Since this thread is alive again, I figured I'd share this.

Quote Originally Posted by Andythanfiction.tumblr.com
At the moment, my parents pay for the food in return for me doing all the cooking. This is a good arrangement. HOWEVER, I have lived on very, very, very broke, and I’ll give you my ten best tips:

1. Racism and classism cost money. Basmati rice is $3.99 for a 1-lb bag at Fresh Market, the upscale and very white “nice” grocery store. Star anise is $5.99 for a teeny bottle with four stars in it. BETTER Basmati rice is $11.99 for a TEN POUND bag at the Pan-Asian market in a neighborhood fifteen minutes away, and star anise is 89 cents for a baggie of a dozen really fresh ones at the Tienda. Oh, and blood, marrow, fish heads, and organ meat are amazingly flavorful, nutritious, go a long way, and are usually dirt cheap.

2. Buy in bulk. Get that 10lb bag of rice, the 50lb sack of flour, the 3 gallon jug of cooking oil. FIND places to keep it, even if it’s under your bed. It’ll save you so much money. (If possible, find a co-op or natural food store that lets you buy in ACTUAL package-free bulk…it can be even cheaper sometimes)

3. Make your own bread. It really doesn’t take hardly any time once you get used to it (you can do it during the commercials of your favorite show), it’s better for you, tastes better, fills you up quicker, and it’s like 20-30 cents a loaf.

4. Pay attention to Craigslist for people giving away excess produce and keep an eye on people in your area who may have fruit or nut trees, even if you live in an urban or semi-urban area. When it starts bearing heavily, many people are all too eager to get rid of the proceeds for free.

5. Learn how to preserve and store food. Not canning - that takes equipment that costs money. Drying, salting, smoking, freezing, candying, etc. People been doing this shit for centuries. That way when someone offers you sixteen pumpkins left over after Halloween or three big grocery sacks of zucchini or cabbage is 19 cents a pound, you can say yes.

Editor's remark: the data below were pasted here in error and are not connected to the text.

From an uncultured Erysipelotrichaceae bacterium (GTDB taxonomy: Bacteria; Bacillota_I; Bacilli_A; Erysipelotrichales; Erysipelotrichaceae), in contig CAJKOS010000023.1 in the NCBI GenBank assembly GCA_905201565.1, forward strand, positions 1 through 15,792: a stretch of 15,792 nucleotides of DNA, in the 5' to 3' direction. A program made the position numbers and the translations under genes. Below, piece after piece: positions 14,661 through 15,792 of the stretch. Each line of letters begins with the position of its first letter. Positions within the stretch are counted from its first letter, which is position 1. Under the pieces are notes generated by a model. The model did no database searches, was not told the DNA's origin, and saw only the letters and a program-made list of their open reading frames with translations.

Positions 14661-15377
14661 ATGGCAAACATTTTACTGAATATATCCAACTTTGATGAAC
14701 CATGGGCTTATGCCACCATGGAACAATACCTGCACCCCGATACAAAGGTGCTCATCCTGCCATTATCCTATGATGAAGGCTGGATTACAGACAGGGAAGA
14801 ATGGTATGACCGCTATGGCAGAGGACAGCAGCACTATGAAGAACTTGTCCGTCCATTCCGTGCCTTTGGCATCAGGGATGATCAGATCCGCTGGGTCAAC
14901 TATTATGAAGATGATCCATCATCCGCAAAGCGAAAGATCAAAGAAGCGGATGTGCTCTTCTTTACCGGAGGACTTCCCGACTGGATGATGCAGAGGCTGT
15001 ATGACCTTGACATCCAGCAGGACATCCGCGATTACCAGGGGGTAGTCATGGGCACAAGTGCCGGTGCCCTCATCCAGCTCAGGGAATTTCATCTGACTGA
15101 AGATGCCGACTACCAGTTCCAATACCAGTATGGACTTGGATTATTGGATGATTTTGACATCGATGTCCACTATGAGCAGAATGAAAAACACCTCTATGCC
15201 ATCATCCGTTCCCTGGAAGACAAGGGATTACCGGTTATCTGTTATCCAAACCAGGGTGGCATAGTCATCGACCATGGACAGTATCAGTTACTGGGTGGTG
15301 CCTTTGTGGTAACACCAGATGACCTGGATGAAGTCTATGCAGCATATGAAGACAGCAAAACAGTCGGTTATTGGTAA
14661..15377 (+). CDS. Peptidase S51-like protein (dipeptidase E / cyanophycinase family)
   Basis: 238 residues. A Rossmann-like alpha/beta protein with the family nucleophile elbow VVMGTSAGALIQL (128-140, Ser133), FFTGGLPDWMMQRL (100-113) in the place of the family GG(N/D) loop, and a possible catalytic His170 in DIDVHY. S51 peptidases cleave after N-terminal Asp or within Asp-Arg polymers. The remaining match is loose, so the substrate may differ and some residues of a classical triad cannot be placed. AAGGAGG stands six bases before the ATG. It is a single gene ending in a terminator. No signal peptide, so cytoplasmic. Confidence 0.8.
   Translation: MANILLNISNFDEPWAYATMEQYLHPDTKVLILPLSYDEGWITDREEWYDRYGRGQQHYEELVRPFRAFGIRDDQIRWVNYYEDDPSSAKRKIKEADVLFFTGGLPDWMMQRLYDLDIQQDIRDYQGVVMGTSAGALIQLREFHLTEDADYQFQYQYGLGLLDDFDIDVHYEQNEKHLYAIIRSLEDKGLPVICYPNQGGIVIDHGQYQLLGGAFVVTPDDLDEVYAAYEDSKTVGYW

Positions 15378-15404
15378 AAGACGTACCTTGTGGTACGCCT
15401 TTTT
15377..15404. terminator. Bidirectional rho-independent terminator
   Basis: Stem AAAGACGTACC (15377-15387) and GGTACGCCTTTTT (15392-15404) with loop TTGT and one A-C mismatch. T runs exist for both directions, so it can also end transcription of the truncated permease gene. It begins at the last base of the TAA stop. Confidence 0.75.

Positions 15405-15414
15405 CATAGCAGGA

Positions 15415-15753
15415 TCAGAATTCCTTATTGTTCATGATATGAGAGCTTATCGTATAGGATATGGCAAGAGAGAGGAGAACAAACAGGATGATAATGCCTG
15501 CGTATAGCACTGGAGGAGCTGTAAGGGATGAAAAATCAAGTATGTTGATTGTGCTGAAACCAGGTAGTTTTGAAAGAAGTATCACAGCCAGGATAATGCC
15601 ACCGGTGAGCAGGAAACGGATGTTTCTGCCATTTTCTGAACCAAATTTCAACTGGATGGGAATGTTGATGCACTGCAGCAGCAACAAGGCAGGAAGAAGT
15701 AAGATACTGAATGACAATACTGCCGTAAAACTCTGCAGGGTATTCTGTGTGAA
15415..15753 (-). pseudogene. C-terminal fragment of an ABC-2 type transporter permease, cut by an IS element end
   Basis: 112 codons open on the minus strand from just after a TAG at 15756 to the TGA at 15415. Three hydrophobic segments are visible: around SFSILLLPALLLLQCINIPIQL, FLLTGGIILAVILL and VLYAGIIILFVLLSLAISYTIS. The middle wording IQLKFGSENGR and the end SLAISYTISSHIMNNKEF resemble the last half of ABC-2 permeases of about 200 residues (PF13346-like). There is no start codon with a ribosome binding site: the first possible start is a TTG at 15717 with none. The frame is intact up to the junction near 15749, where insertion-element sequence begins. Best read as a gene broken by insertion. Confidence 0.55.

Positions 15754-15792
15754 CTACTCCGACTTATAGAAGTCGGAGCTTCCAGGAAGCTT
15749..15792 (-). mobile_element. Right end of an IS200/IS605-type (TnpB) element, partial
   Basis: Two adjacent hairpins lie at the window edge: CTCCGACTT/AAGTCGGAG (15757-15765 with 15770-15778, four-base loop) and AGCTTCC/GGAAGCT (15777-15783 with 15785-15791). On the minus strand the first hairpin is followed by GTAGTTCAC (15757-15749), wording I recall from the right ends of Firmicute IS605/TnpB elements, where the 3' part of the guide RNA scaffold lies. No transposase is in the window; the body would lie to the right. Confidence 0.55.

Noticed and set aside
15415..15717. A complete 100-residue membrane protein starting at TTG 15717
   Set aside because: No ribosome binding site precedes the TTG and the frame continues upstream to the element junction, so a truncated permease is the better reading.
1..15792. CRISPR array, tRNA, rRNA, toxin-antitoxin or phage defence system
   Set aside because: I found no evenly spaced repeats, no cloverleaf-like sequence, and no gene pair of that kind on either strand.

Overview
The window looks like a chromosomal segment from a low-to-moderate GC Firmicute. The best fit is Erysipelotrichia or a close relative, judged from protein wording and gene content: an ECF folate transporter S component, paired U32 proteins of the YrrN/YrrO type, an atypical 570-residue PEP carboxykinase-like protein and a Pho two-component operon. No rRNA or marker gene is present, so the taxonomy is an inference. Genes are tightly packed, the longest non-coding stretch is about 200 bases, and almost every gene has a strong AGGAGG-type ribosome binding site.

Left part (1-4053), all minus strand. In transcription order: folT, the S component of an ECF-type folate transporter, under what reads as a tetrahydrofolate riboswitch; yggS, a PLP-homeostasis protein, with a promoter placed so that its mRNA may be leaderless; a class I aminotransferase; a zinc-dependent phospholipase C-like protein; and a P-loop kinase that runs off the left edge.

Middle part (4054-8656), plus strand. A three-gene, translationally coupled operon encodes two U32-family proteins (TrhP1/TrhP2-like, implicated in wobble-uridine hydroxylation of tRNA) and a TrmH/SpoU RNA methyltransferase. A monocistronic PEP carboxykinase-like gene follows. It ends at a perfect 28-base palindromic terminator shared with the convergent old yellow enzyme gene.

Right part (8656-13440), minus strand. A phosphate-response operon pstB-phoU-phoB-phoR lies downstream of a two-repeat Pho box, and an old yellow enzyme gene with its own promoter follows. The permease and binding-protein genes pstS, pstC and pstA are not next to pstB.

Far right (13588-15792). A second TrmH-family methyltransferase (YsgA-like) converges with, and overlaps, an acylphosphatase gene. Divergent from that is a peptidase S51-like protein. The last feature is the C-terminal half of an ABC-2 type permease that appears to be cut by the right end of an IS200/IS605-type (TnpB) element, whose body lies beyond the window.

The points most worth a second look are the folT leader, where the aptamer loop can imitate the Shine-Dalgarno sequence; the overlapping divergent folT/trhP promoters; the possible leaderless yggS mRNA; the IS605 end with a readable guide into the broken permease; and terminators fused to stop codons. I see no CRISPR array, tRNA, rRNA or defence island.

6. Processed food costs more money. Even ramen…oatmeal and rice and bulk-bought pasta are cheaper. Cook with whole foods and simple ingredients. Get your flavor from spices, chilis, and vinegars — which are dirt cheap if you buy them from “ethnic” sources — not from expensive fats and meats and sugars and mixes. Stop and consider how much your “cheap” junk food really costs…those potato chips? That’s a 1oz bag for a dollar. They’re SIXTEEN DOLLARS A POUND. Most places, that’s more than LOBSTER. Or, y’know, a 5lb bag of potatoes for a buck. How’d you think Dick Roman was raking in so much money?

7. Make big batches of things and freeze individual servings in baggies or bowls, then you have your own microwave dinners and only have to cook once or twice a week…or once or twice a month if you plan well.

8. Keep a zippy bag of nuts and dried fruit in your pocket or car. It’ll help keep you from buying ridiculously expensive impulse food because you’re kinda munchy or having a blood sugar or protein crash.

9. Get all the local coupons, fliers, and special announcements from your local grocery stores and spread them out once a week, then make a menu and a shopping list that takes advantage of good prices and treat it like the Law…but then add two bucks to buy yourself whatever catches your eye. If you feel like you can splurge on that single-serve Ben and Jerry’s, you’re less likely to impulse buy the $6.99 quart of Breyers.

10. Use less but better. A tablespoon of 6.99/lb quite nice bleu cheese from Trader Joes adds more flavor to a pot of pasta than an entire 4oz bag of 1.99 mild cheddar shreds…and in the end you’re spending 21 cents instead of $2 on the cheese for that dish. Chicken thighs are more flavorful than breasts. You don’t need THAT much meat. Molasses more flavorful than brown sugar, etc.

Yes, I know that this stuff seems intimidating. And it DOES take some learning. But the knowledge is out there for free, and once you DO learn it, you’ll discover it actually is healthier, cheaper, tastier, and faster. That whole idea that it’s oh so time consuming to cook for real or that you need a massive kitchen is bullshit. I’ve baked bread in a rice cooker on my bedside table using one bowl and while watching a movie. Brittany and I lived for three months in a semi-urban area on $80 worth of food plus what we could forage and barter, cooking with only a crock pot, a rice cooker, and a hot pot and six milk crates as our pantry shelves. And our friends envied our meals all over our Facebook posts. It can be done.